Speech and Language Support

BLaST Intermediate Unit 17’s highly qualified speech/language support staff members provide comprehensive assessment and meaningful educational support services for students who demonstrate a speech and/or language impairment.

Based on the Individuals with Disabilities Education Act (IDEA) and Pennsylvania’s Chapter 14, the State Standards and Regulations which govern Special Education, the definition of speech and language support is: “Services for students with speech and language impairments who require services primarily in the areas of communication or use of assistive technologies designed to provide or facilitate the development of communication capacity or skills.

A speech and language impairment, which substantially interferes with educational progress, may be characterized by any of the following disorders:

Articulation/Phonology Disorder
Incorrect production of phonemes beyond developmental timelines or motor based disorders. Misarticulations include: substitution, omission, distortion, or addition of phonemes and phonological process errors.

Voice Disorders
An abnormality of pitch, loudness or quality resulting from pathological or inappropriate use of the vocal mechanism that interferes with communication.

Fluency Disorders
A disruption in the normal flow of verbal expression which occurs frequently, or is noticeable and not controlled by the speaker. These disruptions occur to a degree that the speaker and/or listener are distracted; therefore the communication process is impeded.

Language Disorders
A disability resulting in marked impairment to use or comprehend language. Deviations from accepted norms are noted in syntax, morphology, semantics, pragmatics, and language processing which affect the academic achievement and/or psychosocial adjustment of the individual.

Central Auditory Processing
A Central Auditory Processing Disorder (CAPD) is an observed deficiency in sound localization and lateralization, auditory discrimination, auditory pattern recognition, temporal aspects of audition, use of auditory skills with competing acoustic signals, and use of auditory skills with any degradation of the acoustic signal.

The assessment of Central Auditory Processing Disorders (CAPD) is a crossover area between the two professions of audiology and speech-language pathology and requires a cooperative effort among parents, teachers, speech-language pathologists, audiologists and other professionals for a successful outcome. Speech-language pathologists contribute to the assessment process by formally evaluating receptive language and phonemic processing skills and by documenting observed auditory processing behaviors.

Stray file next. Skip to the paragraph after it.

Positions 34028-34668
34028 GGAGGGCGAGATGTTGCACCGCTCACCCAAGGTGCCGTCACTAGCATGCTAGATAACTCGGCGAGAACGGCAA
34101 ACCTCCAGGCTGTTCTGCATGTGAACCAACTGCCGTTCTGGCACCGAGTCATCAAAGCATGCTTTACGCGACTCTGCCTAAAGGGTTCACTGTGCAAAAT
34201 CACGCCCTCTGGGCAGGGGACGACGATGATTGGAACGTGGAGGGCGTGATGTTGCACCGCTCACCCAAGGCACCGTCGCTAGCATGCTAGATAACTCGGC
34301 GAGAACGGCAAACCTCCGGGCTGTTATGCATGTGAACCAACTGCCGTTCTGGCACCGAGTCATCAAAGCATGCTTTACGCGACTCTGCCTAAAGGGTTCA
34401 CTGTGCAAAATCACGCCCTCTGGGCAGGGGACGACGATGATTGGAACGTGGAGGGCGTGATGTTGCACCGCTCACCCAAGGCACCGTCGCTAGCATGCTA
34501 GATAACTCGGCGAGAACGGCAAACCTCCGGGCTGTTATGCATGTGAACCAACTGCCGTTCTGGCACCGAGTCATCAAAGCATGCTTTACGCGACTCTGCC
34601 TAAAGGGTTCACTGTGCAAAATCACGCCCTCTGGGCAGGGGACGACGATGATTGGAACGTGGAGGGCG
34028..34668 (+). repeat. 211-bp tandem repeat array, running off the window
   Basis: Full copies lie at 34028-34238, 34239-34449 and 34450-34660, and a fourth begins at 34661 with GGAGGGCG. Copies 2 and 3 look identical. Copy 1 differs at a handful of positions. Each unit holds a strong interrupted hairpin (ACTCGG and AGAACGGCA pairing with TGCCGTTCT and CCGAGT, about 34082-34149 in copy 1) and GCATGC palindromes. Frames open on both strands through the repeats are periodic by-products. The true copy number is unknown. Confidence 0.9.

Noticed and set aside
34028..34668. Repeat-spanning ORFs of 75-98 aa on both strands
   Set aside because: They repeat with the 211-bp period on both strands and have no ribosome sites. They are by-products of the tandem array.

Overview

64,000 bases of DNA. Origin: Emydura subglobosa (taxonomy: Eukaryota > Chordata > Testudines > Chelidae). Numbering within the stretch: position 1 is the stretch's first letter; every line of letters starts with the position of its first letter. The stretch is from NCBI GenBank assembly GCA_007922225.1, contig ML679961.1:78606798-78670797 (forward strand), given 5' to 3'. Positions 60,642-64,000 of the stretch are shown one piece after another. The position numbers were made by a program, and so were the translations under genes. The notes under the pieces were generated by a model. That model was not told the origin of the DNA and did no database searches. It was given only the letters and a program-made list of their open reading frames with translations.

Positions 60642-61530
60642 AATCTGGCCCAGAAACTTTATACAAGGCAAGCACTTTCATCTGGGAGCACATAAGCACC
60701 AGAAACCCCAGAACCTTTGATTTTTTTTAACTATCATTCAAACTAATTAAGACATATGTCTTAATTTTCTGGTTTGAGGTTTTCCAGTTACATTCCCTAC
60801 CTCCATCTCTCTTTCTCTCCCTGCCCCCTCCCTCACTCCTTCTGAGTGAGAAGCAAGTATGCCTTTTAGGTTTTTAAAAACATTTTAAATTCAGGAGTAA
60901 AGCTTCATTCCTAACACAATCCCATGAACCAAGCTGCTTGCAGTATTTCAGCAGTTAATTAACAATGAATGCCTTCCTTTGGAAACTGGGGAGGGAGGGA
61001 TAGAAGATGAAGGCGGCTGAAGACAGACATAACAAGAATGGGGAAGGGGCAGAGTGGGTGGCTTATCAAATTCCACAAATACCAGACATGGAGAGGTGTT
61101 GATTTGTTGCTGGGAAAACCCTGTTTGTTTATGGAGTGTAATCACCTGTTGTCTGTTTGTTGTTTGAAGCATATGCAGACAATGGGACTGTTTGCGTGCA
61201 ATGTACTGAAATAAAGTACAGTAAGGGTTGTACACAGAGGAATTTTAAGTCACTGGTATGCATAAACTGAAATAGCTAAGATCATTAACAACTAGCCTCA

If you feel your child or a student you know may benefit from speech and language therapy, please speak with any member of the student’s educational team. If the educational team is in agreement, they will initiate the proper paperwork to begin the assessment process.  Should the child/student be found eligible for speech/language support services, an Individualized Education Program (IEP) will be developed based upon the specific needs of the child/student.  For a preschool child, age 3 or older, please contact either the BLaST Williamsport office at (570) 323-8561 or the BLaST Canton office at (570) 673-6001 to begin the referral process.

Service Delivery Options

Speech/Language intervention strategies should focus on developing communication skills needed to function appropriately in the educational environment. Services may be delivered through a variety of models such as: individual therapy, group therapy or classroom based therapy.

The speech therapist may act as a consultant in assisting the educational team in developing strategies for other team members (such as parents, teachers, paraprofessionals, etc.) to enhance the student’s communication abilities. Speech and language services may also be a combination of both consultation and direct intervention. The speech therapist is an integral part of the educational team. Proficient speech and language skills are important to the overall academic success of the child. Communication disorders may impact the student’s performance in the areas of: speaking, reading, writing, comprehension and social skills.

Speech/Language Therapy Staff

For additional information or if you have specific questions in regards to your child’s support services, please do not hesitate to contact any member of our highly qualified staff:

Amy Wolfhope, Supervisor of Therapy Services    (570) 323-8561 ext. 1065
Christine Bear  cbear@iu17.org
Emily Cipolla ecipolla@iu17.org
Dianne DeLullo ddellulo@iu17.org
Katelyn Howland khowland@iu17.org
Amanda Kline akline@iu17.org
Heather Koch hkoch@iu17.org
Christine Meckbach  cmeckbach@iu17.org
Sarah E. Nelson senelson@iu17.org
Laura Steele lsteele@iu17.org
Dana Vermilya dvermilya@iu17.org
Denielle Watson denwatson@iu17.org
Ruth Yates ryates@iu17.org